Coffee is derived from plants. Coffee is an herb.

Moderate coffee consumption is safe for most people.

Morning coffee comes with major benefits. Coffee is one of the richest sources of antioxidants in the average person’s diet. Just one serving delivers beneficial compounds like chlorogenic acid, polyphenol antioxidants and caffeine. [1]

Coffee does not slow down your performance. Science shows time and time again that your morning coffee delivers big benefits for your health and wellness:

Coffee has been shown to raise ketone levels. Ketones help burn fat, curb cravings and power your brain.[2]

Coffee contains chlorogenic acid a compound that can help protect your mitochondria, support metabolism, and support eye health.[3]

Coffee contains compounds that increase your metabolism, help you burn fat during exercise and can boost athletic performance.

Part of coffee’s benefits come from caffeine. Caffeine has been shown to boost your metabolic rate — the speed at which your body turns calories into energy.[4] [5] [6]

Early research also suggests that caffeine supports fat-burning during exercise. One 2018 study gave participants 3mg of caffeine per kilogram of bodyweight. Consuming caffeine actually shifted their caloric burn — the participants ended up burning more body fat during exercise, versus burning carbs alone.

If you’re looking for a morning workout, plain coffee is a great place to start. Caffeine has been shown to increase athletic performance during both prolonged endurance exercise and short-term intense training.[7]

So, research supports the idea that coffee is awesome.

But there are two important things to keep in mind:

Don’t overdo it. Up to 400mg of caffeine a day appears to be safe for most healthy adults, according to the Mayo Clinic. That’s about four cups of brewed coffee.

Limit the Common Coffee Add Ons.

Not everyone likes black coffee, but it really isn’t good if you add artificial creamers and sugar to your morning brew.

While they add flavor to your mug, artificial creamers load your coffee with ingredients that can make you feel foggy and fatigued. The most popular non-dairy creamers contain franken-foods like dried corn syrup and vegetable oil, which are high in sugar and inflammatory omega-6 fatty acids.

Plus, added sugar (including “natural” sugar, like cane and coconut sugar) contributes to blood sugar spikes and energy crashes. Even plant-based creamers with almond or coconut milk can contain added sugar or binders that mess with your gut bacteria, which can ultimately impact your metabolism.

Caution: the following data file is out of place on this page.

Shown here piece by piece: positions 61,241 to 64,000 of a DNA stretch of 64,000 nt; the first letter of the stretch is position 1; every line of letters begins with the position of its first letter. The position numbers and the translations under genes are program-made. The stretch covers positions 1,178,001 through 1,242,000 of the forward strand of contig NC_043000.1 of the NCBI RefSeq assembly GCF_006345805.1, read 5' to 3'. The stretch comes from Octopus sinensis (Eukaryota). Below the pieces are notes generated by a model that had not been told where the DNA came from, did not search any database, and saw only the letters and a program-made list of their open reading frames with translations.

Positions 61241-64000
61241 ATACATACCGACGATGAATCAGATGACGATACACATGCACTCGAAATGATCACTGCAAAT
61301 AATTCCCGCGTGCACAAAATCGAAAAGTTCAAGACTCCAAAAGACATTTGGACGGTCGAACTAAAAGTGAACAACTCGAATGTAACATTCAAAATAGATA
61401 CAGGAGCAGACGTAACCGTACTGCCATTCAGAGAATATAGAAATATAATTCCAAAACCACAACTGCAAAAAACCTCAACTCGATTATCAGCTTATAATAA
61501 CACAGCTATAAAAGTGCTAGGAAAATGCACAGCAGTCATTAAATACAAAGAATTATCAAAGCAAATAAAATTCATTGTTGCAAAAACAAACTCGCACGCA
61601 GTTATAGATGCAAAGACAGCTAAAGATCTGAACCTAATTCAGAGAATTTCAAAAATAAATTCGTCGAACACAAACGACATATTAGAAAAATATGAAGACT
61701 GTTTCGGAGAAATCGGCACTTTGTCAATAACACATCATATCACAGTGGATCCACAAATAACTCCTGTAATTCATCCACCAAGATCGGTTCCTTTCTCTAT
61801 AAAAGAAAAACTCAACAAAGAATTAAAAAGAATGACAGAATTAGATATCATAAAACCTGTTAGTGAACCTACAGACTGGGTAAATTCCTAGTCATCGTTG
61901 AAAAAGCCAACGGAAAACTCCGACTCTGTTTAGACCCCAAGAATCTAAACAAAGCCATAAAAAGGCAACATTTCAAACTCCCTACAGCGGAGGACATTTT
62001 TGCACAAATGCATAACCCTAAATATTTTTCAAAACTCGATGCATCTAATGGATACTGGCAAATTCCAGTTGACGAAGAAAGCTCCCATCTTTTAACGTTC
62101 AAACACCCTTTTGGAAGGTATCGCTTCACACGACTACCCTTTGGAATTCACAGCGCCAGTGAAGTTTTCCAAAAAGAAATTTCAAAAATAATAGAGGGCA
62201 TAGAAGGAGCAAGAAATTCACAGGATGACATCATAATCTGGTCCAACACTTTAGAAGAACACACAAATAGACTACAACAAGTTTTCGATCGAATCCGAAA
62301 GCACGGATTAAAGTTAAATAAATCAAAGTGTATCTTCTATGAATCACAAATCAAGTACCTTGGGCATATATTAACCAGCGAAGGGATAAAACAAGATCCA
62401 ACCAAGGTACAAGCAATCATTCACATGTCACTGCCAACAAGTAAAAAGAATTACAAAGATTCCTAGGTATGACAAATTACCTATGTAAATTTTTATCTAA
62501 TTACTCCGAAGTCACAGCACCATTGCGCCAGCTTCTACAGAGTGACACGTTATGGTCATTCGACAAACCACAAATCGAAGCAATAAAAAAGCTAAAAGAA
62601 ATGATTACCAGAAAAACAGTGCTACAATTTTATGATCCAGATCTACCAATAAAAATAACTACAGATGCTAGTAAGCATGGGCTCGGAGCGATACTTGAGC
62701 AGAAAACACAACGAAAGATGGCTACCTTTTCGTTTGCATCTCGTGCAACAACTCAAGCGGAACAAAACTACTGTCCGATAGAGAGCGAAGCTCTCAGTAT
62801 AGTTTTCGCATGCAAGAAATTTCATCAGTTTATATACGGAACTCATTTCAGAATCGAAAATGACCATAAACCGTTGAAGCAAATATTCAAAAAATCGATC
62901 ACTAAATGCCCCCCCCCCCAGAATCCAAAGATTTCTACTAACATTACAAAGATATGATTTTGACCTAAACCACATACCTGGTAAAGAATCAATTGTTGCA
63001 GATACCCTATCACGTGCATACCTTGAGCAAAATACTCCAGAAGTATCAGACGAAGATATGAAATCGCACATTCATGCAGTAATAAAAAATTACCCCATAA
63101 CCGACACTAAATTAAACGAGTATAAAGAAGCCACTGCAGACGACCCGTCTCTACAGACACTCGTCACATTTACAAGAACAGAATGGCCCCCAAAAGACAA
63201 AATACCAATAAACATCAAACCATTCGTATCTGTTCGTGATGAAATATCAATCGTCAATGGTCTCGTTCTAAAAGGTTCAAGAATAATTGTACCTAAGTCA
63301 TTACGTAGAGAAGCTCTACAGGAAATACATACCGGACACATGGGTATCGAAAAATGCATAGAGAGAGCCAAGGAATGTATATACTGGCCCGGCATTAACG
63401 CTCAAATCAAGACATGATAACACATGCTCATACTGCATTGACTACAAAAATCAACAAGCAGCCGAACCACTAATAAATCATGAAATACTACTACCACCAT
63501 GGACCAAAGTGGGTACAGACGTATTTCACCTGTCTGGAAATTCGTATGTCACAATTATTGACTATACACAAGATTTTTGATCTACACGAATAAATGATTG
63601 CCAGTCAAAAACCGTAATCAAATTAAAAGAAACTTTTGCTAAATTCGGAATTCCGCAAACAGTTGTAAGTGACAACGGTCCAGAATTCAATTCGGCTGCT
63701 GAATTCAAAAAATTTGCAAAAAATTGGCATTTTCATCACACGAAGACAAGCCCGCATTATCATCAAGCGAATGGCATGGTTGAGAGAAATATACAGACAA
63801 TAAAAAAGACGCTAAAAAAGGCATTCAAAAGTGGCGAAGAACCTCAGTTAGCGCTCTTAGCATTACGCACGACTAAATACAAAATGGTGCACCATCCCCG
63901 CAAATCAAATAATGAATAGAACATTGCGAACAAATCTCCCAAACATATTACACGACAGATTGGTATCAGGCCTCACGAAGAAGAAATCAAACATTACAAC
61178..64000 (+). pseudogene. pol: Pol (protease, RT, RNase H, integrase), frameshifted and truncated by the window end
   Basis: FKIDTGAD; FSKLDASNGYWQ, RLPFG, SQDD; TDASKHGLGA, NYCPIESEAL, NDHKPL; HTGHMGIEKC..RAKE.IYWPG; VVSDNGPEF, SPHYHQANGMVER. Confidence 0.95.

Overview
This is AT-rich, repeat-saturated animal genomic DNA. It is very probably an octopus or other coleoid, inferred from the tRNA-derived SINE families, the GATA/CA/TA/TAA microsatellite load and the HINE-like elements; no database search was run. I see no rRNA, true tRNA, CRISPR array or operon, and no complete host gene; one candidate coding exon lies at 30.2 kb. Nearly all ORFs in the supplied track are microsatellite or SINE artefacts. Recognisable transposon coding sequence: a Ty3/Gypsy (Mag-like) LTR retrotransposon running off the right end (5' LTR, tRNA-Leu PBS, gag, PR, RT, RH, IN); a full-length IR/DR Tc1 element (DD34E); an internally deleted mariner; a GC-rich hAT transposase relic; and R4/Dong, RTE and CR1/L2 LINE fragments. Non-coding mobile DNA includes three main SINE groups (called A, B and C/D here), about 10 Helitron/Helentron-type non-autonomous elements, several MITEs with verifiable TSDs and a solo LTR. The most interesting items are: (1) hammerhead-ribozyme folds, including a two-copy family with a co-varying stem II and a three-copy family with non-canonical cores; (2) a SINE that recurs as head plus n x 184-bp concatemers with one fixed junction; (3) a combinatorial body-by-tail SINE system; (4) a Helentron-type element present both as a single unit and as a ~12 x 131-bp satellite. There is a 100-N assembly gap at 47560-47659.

What about plain cream or half-and-half? Thanks to casein and lactose, two of the main proteins in milk, pasteurized dairy can cause digestive distress or trigger allergies in people who have dairy sensitivities.

No matter how you sip it, artificial creamers and added sugar won’t help you get all the amazing benefits of coffee. If you want a smooth-tasting brew that won’t sabotage your health goals, though, you still have options.

Go to and find healthy alternatives.



There are plus and negative aspects of Coffee.

If you drink coffee, you may be a special candidate for magnesium deficiency.

“When it comes to coffee and magnesium, you shouldn’t worry about it, but you should be mindful of the connection.” —Niket Sonpal, MD

“What I tell my patients who are coffee drinkers is that as long as your diet is generally healthy, you’ll get enough magnesium from your diet that it will balance out.”

Go here to find out why you need magnesium?

Dehydration & coffee?

It has long been stated that coffee floods nutrients out of your body via the urine and creates dehydration. Recently research has shown differently. Their data suggest habitual coffee drinkers could enjoy some of the same hydration from coffee as from drinking water.

Dr. Daniel Vigil from the David Geffen School of Medicine at the University of California explained how the mild diuretic effects of caffeine do not cause you to become dehydrated, but instead increase your level of hydration.

Dr. Vigil explains your body doesn’t lose more fluid from the mild diuretic effect of caffeine than you take in by drinking it. He explains a headache after drinking your morning cup of coffee may indicate you’re sensitive to caffeine or that you could already be dehydrated. A study published in the American Journal of Clinical Nutrition states this as well.

*Study: No evidence of dehydration with moderate daily coffee intake: a counterbalanced cross-over study in a free-living population.

Deficiencies that can be created by coffee drinking.

Research that has been done:

Researchers from the Netherlands studied the effect of coffee consumption on blood levels of homocysteine, a naturally occurring substance that forms when the body breaks down protein.